Since im new to this forum as well as to permaculture in general, your help wuld be much appreciated!
1.Im thinking of buying land (so im not restricted by size of property) in Taiwan, where the climate will be subtropical which i assume is good habitat for earthworms.
2. I want to try out methods similar to BTE for permaculture,In particular mulching and composting 3. In the process of mulching, I would need earthworms/compost worms to break down the mulch top build up soil
1. Do native worms help in composting/breaking down of mulch? (Or is it only the compost worms that do so?)
2a. If yes, are native worms in any way inferior to compost worms in composting? ( i heard that compost worms like red wigglers are used in worm bins because they dont mind small places, but since im doing the mulching outdoors and space isnt a problem, I dont NEED to have red wigglers right?)
2b. If not, which specific breed of compost worm is suggested for the subtropical climate?
3. If i introduce foreign compost worms to the native taiwan ecosystem, would they threaten the local ecoystem and become invasive?
1. Yes. Native worms and the other decomposers will help break down the mulch.
2a. Not inferior, just have different jobs. earth worms tend to be more solitary, composting worms create/thrive in community. both are good, composting worms are better @ composting. red wigglers will breed to fill their space and food supply.
2b. Blue worms (Perionyx Excavatus) are native to Asia and African night crawlers (Eudrilus Eugeniae) will handle the temperature better than red wigglers.
I have only used red wigglers and they are very good at what they do. I would guess that all three worms would be available locally but the blue worm - being native - would be the best choice.
Castaway Compost - Yer Trash be Treasure! castawaycompost.com
Conversely, if you build a compost heap and worms find it from the surrounding terrain, you can be sure that they are, at least, native, in the they-were-born-there sense. You could be assured, in that way, that at least you aren't introducing something that isn't already there.
I wouldn't worry too terribly, except in forest ecosystems without worms that depend on a thick layer of slowly decomposing organic mulch. If worms get into that and start making soil, that's where they start to disrupt ecosystems.
A human being should be able to change a diaper, plan an invasion, butcher a hog, conn a ship, design a building, write a sonnet, balance accounts, build a wall, set a bone, comfort the dying, take orders, give orders, cooperate, act alone, solve equations, analyze a new problem, pitch manure, program a computer, cook a tasty meal, fight efficiently, die gallantly. Specialization is for insects.
-Robert A. Heinlein
Location: Greybull WY north central WY zone 4 bordering on 3
posted 1 year ago
Earth worms and compost worms have a different primary habitat. Earthworms live mostly in the soil or right at the soil surface with some forays into the organic detritus above. Compost worms on the other hand mostly live in the organic detritus and only some of the time get down into the soil.
Because their living environment was at more risk compost worms often breed faster and stand higher population densities.(not always true) So for these reasons you want a compost worms.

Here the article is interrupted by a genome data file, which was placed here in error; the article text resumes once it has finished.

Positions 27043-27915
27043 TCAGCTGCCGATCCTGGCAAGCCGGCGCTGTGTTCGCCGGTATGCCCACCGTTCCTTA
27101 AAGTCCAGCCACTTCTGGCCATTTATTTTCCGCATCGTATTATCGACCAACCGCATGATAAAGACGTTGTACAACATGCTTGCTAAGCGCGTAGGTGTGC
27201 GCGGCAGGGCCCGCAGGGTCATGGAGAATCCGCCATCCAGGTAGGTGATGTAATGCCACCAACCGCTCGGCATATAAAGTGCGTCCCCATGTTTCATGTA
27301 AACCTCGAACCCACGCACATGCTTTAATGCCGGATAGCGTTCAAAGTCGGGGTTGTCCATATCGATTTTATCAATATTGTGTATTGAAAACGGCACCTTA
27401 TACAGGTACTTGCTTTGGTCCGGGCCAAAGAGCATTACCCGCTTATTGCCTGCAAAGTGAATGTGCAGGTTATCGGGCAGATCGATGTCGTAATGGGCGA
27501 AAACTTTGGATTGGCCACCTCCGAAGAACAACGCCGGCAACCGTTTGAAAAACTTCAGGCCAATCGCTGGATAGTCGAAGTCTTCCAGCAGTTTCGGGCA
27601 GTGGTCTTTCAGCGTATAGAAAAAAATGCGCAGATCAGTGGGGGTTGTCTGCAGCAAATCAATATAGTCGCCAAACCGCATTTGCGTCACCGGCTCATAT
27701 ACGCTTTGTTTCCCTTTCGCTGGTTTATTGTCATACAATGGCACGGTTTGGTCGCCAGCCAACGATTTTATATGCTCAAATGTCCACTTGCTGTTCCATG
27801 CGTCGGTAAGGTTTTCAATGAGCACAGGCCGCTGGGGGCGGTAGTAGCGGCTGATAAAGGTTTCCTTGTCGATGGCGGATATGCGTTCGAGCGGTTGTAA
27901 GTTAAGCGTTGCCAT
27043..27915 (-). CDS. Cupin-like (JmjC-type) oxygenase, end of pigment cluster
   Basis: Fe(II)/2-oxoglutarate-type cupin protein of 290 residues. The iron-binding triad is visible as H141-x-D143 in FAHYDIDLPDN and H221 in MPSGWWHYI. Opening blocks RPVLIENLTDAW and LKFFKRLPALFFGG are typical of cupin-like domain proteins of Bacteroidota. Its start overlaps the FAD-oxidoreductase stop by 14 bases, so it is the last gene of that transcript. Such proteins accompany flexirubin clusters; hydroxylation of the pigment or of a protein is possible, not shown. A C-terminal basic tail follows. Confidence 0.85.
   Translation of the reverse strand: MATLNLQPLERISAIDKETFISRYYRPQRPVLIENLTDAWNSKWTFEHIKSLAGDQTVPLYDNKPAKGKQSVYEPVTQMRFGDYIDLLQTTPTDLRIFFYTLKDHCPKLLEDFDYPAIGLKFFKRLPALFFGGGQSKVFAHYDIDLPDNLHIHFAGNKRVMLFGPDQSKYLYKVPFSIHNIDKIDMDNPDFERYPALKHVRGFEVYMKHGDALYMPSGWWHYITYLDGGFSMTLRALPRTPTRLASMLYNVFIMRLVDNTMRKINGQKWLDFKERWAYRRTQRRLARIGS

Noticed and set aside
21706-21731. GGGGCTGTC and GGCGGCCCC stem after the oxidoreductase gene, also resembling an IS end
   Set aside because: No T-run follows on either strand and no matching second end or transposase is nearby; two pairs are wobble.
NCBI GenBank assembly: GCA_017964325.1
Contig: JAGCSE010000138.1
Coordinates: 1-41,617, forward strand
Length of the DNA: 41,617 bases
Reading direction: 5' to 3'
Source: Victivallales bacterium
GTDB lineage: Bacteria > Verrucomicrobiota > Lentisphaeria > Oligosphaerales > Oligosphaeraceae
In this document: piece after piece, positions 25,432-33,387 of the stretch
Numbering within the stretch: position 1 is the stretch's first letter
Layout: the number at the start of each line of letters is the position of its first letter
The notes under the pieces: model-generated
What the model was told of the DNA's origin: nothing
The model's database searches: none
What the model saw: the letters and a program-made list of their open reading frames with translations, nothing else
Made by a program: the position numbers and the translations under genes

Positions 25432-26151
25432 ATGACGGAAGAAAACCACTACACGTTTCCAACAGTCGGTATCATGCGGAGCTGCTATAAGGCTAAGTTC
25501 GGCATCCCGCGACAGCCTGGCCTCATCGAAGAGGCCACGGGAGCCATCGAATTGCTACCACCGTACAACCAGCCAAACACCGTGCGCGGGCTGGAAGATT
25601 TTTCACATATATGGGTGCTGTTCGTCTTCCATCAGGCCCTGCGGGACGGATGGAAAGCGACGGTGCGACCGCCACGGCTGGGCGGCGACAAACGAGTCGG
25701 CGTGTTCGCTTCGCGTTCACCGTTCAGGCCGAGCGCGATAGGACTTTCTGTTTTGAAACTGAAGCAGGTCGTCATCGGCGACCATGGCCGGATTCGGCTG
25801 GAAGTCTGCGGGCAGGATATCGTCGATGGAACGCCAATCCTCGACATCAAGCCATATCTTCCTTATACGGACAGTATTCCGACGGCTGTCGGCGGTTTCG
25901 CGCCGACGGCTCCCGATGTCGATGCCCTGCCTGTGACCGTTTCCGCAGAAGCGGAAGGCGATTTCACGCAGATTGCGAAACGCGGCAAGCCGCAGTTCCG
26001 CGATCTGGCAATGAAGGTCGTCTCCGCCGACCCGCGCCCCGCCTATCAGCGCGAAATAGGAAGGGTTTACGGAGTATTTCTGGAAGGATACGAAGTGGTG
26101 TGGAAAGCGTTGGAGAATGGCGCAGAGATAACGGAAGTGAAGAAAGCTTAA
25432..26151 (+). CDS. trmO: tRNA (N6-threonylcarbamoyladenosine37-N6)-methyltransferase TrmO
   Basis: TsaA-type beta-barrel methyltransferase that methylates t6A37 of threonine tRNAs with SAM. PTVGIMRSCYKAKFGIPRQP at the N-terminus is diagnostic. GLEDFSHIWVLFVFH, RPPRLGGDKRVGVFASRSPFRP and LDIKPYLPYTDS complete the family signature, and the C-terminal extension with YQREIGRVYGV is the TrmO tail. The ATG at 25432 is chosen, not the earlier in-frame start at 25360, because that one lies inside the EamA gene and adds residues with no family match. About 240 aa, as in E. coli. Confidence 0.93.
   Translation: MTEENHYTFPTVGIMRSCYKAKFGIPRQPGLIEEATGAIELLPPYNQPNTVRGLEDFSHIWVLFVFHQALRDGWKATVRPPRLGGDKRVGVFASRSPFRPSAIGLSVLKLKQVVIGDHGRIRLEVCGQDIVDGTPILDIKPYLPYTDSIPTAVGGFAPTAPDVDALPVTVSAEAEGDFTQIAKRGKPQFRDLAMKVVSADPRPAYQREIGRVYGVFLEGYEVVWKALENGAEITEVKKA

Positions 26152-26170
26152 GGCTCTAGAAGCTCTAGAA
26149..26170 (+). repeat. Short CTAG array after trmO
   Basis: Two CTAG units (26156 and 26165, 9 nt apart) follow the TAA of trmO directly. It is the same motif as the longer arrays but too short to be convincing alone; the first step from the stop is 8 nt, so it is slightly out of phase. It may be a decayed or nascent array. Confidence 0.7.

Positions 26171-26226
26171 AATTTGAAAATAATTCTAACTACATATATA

That said you want the species that best suits your environment. Worms are temperature dependent and depth of food layer dependent. Likely your best bet is ones native to your area. But if for example space is limited and you need vertical depth then you might want to look for a worm species that stands deeper food layer depths and works all of it. Or maybe your worm pile is someplace it gets to hot or to cold for your natives so you might want to choose something else. In this area European night crawlers and red wigglers are the preferred answer. I am choosing European night crawlers to get started this year because they have a wider temperature range and might have better sale potential as fish bait where red wigglers are borderline too small.
I started out with red wrigglers. They multiply like crazy and I use all kitchen scraps, shredded paper etc. They however will not live in my climate zone without help. I need to keep them warm in the winter (using those small bulb Christmas lights or similar) and cool in our 90-100 degree summers using a frozen water bottle each day in their bin. They die without all of the above.
This spring I bought European night crawlers and started up 2 Urban worm bags and they also are doing great and eat more than the reds. I am sold on the Europeans. Another Thing I like about them is they will live in most all climates in your garden. They too are prolific breeders. Okay, one more thing that has me sold is that they are great fish bait! Alright, one more. They produce a good quantity of castings for my AACT brewer that’s why I have the worm bags. My plan is to use one for for castings and the other to breed for my gardens.
I think it’s hit or miss on the natives. They are already there on your property....somewhere. A lot depends on your timeline, finances and patience. Breeding your worms have so many possibilities not unlike breeding your animals. If you have the patience and time find the worms you think are composting and put them in your compost heap and check it out once a week and feed them. Who knows, red wrigglers may work in a subtropical zone. Composting worms are ravenous and to keep up the population you may need to consciously feed them.
As for them being an invasive species, I am not a biologist and cannot speak to that. However, in my zone I know they will not proliferate. I suggest looking into vermiculture for your area.
No occupation is more delightful than the culture of earth and no culture as comparable as that of the garden.
The human mind is a dangerous plaything. This tiny ad is pretty safe: